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P2.T5.405. Basel Committee on value at risk (VaR), expected shortfall (ES) and other risk measures

Nicole Seaman

Director of FRM Operations
Staff member
Subscriber
AIM: Compare VaR, expected shortfall, and other relevant risk measures.

Questions:

405.1. In regard to value at risk (VaR) as a risk measure, the Basel Committee asserts each of the following as true, EXCEPT which is of the following is not accurate?

a. VaR measures only the loss quantile, which implies a drawback: by disregarding losses beyond the VaR level, a risk manager who relies strictly and exclusively on VaR may be tempted to avoid losses within the confidence level while increasing losses beyond the VaR level
b. VaR measures only the loss quantile, which implies an advantage ("positive flipside"): it makes backtesting easier (or possible in the first place) simply because empirical quantiles are per se robust to extreme outliers, unlike typical estimators of the expected shortfall
c. Subadditivity reflects the idea that risk can be reduced by diversification: in theory, the use of non-subadditive risk measures in a Markowitz-type portfolio optimisation problem may lead to optimal portfolios that are very concentrated and that would be deemed quite risky by normal economic standards
d. Although VaR is technically not sub-additive (and not coherent), in the trading book and market risk context the literature has produced no instances where VaR's lack of coherence creates an actual, practical problem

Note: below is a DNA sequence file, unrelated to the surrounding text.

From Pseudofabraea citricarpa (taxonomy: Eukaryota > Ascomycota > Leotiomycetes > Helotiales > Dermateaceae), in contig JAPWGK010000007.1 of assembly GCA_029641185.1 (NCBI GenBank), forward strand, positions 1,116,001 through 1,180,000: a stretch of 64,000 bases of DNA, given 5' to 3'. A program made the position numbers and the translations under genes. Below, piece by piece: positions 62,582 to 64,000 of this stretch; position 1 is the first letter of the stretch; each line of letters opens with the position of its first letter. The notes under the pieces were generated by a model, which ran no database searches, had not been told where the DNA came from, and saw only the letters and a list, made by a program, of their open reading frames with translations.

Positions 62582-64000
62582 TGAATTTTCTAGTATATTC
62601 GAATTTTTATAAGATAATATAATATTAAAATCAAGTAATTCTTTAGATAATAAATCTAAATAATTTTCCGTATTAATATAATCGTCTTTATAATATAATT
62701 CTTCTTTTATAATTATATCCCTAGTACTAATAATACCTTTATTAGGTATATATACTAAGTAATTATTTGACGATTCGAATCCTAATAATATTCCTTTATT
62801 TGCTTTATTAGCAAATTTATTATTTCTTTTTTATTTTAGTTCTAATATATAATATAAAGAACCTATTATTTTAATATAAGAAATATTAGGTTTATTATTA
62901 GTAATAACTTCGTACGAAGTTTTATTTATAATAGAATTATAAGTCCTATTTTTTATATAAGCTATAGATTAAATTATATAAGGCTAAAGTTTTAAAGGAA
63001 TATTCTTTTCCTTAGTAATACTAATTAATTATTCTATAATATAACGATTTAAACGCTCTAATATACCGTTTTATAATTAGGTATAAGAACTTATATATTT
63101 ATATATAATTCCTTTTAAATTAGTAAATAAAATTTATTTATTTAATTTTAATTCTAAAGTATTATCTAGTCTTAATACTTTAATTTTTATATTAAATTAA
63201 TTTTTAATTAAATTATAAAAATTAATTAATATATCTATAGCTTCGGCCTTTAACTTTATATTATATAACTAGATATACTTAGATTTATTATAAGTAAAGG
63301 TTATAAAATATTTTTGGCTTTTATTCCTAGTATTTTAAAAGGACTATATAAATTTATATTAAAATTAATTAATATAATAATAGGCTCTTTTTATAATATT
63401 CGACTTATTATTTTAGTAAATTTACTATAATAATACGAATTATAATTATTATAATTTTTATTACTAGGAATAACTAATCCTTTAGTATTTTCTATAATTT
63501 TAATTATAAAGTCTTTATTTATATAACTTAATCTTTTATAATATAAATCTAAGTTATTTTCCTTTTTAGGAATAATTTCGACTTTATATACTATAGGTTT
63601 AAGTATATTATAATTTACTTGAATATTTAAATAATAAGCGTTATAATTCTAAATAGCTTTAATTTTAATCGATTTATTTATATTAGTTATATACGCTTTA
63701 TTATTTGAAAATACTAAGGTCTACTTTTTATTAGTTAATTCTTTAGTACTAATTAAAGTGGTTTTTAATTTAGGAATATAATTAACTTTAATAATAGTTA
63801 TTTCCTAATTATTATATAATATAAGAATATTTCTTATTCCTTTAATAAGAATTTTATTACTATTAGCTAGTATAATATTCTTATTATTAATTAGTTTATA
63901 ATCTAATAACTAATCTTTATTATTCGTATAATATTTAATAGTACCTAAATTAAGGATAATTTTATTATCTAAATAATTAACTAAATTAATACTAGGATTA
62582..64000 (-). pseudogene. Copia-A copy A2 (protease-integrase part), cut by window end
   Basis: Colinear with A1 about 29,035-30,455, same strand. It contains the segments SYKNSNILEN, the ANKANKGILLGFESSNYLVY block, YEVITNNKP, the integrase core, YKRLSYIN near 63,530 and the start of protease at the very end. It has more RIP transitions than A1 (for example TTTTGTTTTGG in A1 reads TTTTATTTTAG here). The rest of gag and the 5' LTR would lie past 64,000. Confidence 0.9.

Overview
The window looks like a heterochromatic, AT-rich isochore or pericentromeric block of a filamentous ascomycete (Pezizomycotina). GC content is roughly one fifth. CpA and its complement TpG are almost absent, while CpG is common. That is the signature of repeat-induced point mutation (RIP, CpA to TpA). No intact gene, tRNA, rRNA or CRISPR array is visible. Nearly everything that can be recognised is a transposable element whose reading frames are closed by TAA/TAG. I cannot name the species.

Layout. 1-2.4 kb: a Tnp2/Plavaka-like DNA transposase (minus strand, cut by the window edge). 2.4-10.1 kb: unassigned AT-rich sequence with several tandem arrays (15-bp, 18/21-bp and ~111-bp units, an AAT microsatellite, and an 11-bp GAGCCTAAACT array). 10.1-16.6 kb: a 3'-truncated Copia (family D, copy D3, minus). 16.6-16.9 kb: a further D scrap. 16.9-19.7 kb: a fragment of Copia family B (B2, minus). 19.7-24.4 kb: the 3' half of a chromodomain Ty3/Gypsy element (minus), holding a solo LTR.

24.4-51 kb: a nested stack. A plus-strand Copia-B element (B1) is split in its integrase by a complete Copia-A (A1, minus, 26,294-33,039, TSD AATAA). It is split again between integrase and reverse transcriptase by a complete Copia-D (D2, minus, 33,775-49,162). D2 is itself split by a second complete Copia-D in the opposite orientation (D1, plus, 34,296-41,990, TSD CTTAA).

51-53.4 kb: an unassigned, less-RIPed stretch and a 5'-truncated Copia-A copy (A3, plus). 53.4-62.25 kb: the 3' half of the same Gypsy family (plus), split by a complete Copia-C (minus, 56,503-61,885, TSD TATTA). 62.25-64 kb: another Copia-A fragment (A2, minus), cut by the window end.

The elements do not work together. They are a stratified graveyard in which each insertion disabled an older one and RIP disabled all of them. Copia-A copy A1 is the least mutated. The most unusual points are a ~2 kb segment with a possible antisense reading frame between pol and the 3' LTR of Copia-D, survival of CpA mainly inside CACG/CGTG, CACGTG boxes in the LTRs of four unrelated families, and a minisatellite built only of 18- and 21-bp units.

405.2. According to the Basel Committee, each of the following is true about expected shortfall (ES) as a risk measure, except for which of the following is the LEAST true?

a. ES corrects three shortcomings of VaR: ES accounts for the severity of losses beyond the confidence threshold; it is always subadditive and coherent; and it mitigates the impact that the particular choice of a single confidence level may have on risk management decisions
b. ES aligns the interests of bank managers and owners to those of the public much better than VaR; and by accounting for the severity of losses beyond the confidence threshold, it appeals to regulators, who are concerned about exactly these losses.
c. Compared to VaR, a key disadvantage of ES, by definition, is virtually impossible to backtest and "no known methods have been yet discovered" to backtest ES
d. The calculation of ES and the marginal contributions of assets to portfolio ES is more challenging than the corresponding calculations for VaR, especially for high confidence levels, because a formula for the alpha-quantiles of the loss distribution is often missing. Simulations need to be done in most cases

405.3. According to Basel, the spectral risk measure (SRM) is formally defined as:


Each of the following statements is true about this SRM, except which statement is false?

a. An advantage of SRM over ES and VaR is that ES is not bound to a single confidence level
b. The main disadvantages of SRM are: SRM is not smooth; and it offers no intuitive link to risk aversion
c. The weight, w, must be (weakly) increasing over [0,1]
d. An increasing weight, w, over [0,1] ensures the SRM is coherent

Answers here:
 

cash king

New Member
Anyone can give me some clue for question 405.2? I think A and C are true. For B, I think maybe ES is not so appealing to regulator since it can't be backtested. But what about D? I've no idea for it.
 
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